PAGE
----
Professional people walking on the way in building

Protecting wellbeing in the public sector and blue light services

By Katie Jacobs

Those who choose to work in the public sector are often driven by a strong sense of purpose and a desire to help others. But while having purpose and meaning is linked to wellbeing and positive emotions, those who spend their lives looking after others can sometimes neglect to show themselves the same care.

The 2018/19 Mind Workplace Wellbeing Index found that 75% of people working in the public sector had experienced poor mental health, compared with 66% of those employed in the private sector. And that was pre-pandemic, an intensely stressful time for those working in public services, and particularly in ‘blue light’ emergency services. Further research by Mind found that 69% of blue light workers felt their mental health had declined since the start of the pandemic, with 25% describing it as poor or very poor.

So, if you work in public service, how can you best support the wellbeing of those doing critical, front-line roles – and protect your own? While the context of emergency services and other similar roles may be highly specific, there are lessons we can draw on from the evidence-base that exists for wellbeing, to ensure those giving so much of themselves to others don’t burn out in the process…

  • Display human leadership

In high pressure environments, we need human leadership more than ever. Human leaders are those who focus on leading inclusively, role model integrity, are authentically themselves and understand the value of relationships and human connection.

When it comes to wellbeing, they are adept and transparent about setting boundaries and looking after themselves. They role model the importance of taking wellbeing seriously, and understand that doing so is necessary for sustainable performance. And human leaders make it ok to talk openly about wellbeing and in particular mental health. The Mind report on blue light services recommends that “senior leaders should make a clear and genuine commitment to prioritising mental health and wellbeing”. Human leaders already know that.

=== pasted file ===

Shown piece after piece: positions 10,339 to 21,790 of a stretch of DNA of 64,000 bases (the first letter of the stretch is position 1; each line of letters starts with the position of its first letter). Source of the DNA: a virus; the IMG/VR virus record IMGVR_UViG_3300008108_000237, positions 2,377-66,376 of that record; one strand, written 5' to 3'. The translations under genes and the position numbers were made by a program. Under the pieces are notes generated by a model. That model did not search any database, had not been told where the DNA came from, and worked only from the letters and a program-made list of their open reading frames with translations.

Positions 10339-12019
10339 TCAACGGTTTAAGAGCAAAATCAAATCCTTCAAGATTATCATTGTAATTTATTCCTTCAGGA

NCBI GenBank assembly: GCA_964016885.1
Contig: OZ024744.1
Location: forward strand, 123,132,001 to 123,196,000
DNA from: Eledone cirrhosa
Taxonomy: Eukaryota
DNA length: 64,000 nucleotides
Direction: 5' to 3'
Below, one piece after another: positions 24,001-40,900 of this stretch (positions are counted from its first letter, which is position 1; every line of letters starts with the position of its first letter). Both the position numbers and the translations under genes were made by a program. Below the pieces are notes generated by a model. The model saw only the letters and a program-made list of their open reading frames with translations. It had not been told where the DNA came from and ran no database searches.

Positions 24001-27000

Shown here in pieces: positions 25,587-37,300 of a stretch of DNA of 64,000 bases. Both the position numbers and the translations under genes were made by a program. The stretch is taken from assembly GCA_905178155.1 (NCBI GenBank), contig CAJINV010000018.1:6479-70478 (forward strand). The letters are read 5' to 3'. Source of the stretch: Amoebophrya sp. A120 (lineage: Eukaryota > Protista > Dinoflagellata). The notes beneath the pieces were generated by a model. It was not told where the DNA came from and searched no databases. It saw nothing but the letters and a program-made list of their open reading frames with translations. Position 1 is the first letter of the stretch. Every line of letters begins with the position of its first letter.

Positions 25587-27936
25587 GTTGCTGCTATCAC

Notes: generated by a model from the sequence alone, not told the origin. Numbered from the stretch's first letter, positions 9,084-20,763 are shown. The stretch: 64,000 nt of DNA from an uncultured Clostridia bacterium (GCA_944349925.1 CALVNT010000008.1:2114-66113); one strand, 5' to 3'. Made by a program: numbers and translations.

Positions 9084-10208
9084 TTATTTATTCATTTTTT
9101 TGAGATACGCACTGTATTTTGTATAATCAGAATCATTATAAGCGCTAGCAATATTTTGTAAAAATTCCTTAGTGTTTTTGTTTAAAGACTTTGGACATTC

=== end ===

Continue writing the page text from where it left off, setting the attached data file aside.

• Focus on human connection

Our social connections and relationships are fundamental to our sense of wellbeing. In stressful circumstances, peer support and connection can be game-changing. Having friends and good relationships at work not only results in a range of positive emotions (including boosting wellbeing), it also positively impacts performance. A study by Gallup found that when 60% of people in a company have a ‘work best friend’, safety incidents decrease by 36% and customer engagement increases by 7%.

Leaders should allow space and time for building human connection, seeing social cohesion and creating a sense of community as a top priority rather than a ‘waste of time’. For example, encourage people to take five minutes at the beginning of meetings to share authentically about how they are really feeling, without judgement, rather than getting straight down to business.

  • Take a holistic approach to wellbeing

Wellbeing is about so much more than offering free fruit or yoga classes (although eating well and exercising are of course crucial). Any approach to wellbeing needs to be strategic, preventative and positive, and take a holistic view which encompasses psychological, physical and financial wellbeing.

According to Martin Seligman’s PERMA model, which Bailey & French use for all wellbeing work, there are five core elements of psychological wellbeing, These are positive emotions, engagement, relationships, meaning and accomplishments. Thinking about how to tap into all of these will help your people thrive and flourish at work and in their personal lives. In public service, meaning is often a given but consider how to celebrate successes and deeply engage people through focusing on strengths rather than weaknesses.

  • Lead with compassion

In the UK’s NHS, compassion is a core value, defined as “relationships based on empathy, respect and dignity”. While this initially describes expectations of patient care, it is also essential for how people work together and how leaders show up. Research in the NHS has shown that compassionate leadership results in more engaged and motivated staff with higher levels of wellbeing, which leads to high-quality care and improved financial performance.

Compassionate leadership is a major factor in building psychological safety, which is core to wellbeing, inclusion and a positive work experience. Compassionate leaders are ones who listen to their people, act with empathy and help people reach their potential. In stressful environments, it can be easy to snap and revert to hierarchical ‘command and control’ style leadership, but leading with compassion is what’s needed for sustainable results and people flourishing in the long term.

Find out how Bailey and French can support your people’s wellbeing